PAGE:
People with dementia become increasingly unable to take care of themselves as their disease advances. However, the disease progresses differently in every person. As a caregiver, you face the ongoing challenge of adapting to each change in your loved one’s behavior and functioning.
While there are no hard-and-fast rules on the issue, the National Institutes on Health and the National Institute on Aging both suggest taking into account the behavioral traits of the person with dementia, such as does he/she:
- Become confused or unpredictable under stress?
- Recognize a dangerous situation, such as fire?
- Know how to use the telephone in an emergency?
- Know how to get help?
- Stay content within the home?
- Show signs of agitation, depression, or withdrawal when left alone for any period of time?
- Attempt to pursue former interests or hobbies that might now warrant supervision, such as cooking, appliance repair, or woodworking?
A study by the University of Michigan Geriatrics Center also notes that as the dementia progresses, these questions will need ongoing evaluation. Seeking the input and advice from a health care professional can assist you in making that decision.
Wandering and getting lost is another major issue that develops with dementia, and should be a cause for concern. The National Alzheimer’s Association estimates that 6 in 10 people with dementia will wander and become lost, and it can happen at any stage of the disease. Signs of wandering behavior include:
- Forgetting how to get to familiar places;
- Coming back from a regular walk or drive later than usual;
- Talking about fulfilling former obligations, like going to work;
- Trying or wanting to “go home,” even when at home.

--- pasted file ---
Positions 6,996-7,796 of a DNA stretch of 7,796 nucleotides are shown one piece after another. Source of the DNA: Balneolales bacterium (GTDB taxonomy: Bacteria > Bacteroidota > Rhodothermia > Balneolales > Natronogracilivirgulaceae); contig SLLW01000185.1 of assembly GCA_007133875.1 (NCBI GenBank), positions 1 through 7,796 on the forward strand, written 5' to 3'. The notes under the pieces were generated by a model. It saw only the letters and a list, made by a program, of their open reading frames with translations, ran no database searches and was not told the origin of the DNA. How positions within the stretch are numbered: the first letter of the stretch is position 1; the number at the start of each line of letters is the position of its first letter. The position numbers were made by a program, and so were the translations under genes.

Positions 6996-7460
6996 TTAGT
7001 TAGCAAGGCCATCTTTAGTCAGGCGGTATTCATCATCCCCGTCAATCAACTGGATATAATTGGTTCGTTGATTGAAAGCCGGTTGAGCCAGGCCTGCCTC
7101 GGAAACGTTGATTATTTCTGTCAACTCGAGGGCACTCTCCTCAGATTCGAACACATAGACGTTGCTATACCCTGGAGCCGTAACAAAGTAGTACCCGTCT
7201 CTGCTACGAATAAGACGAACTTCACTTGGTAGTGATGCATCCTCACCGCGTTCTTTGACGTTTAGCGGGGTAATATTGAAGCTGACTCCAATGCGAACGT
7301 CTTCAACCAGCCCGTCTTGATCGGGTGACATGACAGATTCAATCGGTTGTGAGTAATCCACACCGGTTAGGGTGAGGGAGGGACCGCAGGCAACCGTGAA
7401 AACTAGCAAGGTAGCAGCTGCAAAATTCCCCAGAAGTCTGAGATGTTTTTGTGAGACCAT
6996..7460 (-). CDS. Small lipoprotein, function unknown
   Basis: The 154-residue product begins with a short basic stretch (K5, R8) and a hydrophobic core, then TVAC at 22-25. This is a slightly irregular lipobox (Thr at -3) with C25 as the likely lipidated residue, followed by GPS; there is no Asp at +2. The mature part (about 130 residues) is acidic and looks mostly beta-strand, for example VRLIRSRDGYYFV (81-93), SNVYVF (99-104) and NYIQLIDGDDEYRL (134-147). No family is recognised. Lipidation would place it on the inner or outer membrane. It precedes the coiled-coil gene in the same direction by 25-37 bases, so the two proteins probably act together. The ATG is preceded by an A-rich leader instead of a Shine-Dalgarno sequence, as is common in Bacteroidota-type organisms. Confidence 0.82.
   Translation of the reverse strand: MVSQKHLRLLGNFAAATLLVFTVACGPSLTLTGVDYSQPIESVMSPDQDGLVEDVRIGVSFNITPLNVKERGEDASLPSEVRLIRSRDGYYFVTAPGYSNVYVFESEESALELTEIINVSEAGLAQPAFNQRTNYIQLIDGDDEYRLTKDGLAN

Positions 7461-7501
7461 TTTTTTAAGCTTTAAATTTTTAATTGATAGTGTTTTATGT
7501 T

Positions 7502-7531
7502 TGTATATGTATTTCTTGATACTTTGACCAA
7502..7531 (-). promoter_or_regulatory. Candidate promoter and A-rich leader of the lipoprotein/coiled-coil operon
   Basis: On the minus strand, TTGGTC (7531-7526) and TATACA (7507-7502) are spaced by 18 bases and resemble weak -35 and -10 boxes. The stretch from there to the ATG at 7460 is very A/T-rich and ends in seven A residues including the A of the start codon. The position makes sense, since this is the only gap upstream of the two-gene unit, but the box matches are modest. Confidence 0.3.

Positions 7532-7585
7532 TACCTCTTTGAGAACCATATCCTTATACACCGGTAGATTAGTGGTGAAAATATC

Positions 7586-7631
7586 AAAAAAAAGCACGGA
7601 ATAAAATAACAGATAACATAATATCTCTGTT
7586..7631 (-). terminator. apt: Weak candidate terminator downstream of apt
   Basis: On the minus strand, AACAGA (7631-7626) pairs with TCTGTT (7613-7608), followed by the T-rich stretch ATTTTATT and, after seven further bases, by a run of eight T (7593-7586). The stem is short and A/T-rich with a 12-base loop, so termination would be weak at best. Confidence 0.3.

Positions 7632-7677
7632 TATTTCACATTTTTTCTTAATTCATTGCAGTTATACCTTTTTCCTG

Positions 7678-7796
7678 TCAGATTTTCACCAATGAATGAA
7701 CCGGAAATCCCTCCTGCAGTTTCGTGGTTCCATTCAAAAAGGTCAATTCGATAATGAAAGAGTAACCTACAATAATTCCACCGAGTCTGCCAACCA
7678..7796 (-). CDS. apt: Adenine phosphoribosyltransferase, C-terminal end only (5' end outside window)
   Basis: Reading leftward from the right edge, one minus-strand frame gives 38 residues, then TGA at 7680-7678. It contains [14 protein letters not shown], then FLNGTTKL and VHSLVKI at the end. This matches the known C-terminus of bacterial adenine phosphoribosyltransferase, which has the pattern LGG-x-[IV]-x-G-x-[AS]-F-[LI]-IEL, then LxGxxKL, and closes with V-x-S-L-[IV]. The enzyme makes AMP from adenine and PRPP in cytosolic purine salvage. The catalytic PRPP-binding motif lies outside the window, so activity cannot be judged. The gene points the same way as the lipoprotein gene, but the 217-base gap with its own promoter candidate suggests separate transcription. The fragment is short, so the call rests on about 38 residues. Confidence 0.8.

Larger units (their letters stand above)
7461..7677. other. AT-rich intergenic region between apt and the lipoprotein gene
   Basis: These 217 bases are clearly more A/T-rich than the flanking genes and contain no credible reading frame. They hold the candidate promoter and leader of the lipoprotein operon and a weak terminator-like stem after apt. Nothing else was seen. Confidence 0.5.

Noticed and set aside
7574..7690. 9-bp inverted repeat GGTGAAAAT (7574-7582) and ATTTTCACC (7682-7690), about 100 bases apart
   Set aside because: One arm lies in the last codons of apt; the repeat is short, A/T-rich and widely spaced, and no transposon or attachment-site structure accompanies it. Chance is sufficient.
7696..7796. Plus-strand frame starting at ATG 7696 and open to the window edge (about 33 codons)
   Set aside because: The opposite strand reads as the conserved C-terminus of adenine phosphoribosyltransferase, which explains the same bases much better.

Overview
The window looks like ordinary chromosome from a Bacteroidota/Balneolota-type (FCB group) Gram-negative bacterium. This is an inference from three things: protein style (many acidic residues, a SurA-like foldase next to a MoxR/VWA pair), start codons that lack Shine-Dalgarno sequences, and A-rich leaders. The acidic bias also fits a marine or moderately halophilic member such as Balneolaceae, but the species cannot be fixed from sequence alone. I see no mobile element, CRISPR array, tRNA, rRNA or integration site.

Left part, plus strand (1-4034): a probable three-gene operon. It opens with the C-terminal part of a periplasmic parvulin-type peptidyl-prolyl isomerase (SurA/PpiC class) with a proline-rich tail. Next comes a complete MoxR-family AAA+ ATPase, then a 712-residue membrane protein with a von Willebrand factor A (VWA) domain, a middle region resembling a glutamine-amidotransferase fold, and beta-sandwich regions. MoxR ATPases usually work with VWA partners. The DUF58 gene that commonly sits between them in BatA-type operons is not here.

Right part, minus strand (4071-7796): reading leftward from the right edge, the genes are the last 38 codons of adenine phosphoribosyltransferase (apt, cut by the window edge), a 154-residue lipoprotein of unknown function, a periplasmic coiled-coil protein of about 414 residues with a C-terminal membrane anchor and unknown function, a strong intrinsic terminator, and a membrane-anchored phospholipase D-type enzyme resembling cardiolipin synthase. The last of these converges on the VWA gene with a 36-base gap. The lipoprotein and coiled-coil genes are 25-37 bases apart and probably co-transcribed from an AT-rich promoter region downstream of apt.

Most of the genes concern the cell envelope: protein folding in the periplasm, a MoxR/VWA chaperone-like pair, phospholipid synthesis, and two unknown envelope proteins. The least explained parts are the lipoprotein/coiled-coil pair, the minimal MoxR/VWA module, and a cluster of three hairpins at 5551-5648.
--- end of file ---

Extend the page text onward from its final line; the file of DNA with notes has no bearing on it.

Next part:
- Restlessness, pacing, or performing repetitive movements;
- Having a hard time locating familiar places such as the bathroom, bedroom, or dining room.
The National Institute on Aging suggests considering the following principles to help keep your loved one safe, no matter where they are in their aging journey:
- Think prevention. It is very difficult to predict what a person with dementia might do. Just because something has not yet occurred does not mean it should not be cause for concern. Even with the best-laid plans, accidents can happen. Therefore, checking the safety of your home will help you take control of some of the potential problems that may create hazardous situations.
- Adapt the environment. It is more effective to change the environment than to change most behaviors. While some dementia behaviors can be managed with special medications prescribed by a doctor, many cannot. You can make changes in an environment to decrease the hazards and stressors that accompany these behavioral and functional changes.
- Minimize danger. By minimizing danger, you can maximize independence. A safe environment can be a less restrictive environment where the person with dementia disease can experience increased security and more mobility.
For more information, download the free National Institute on Health dementia home safety booklet: http://tinyurl.com/HomeSafetyBooklet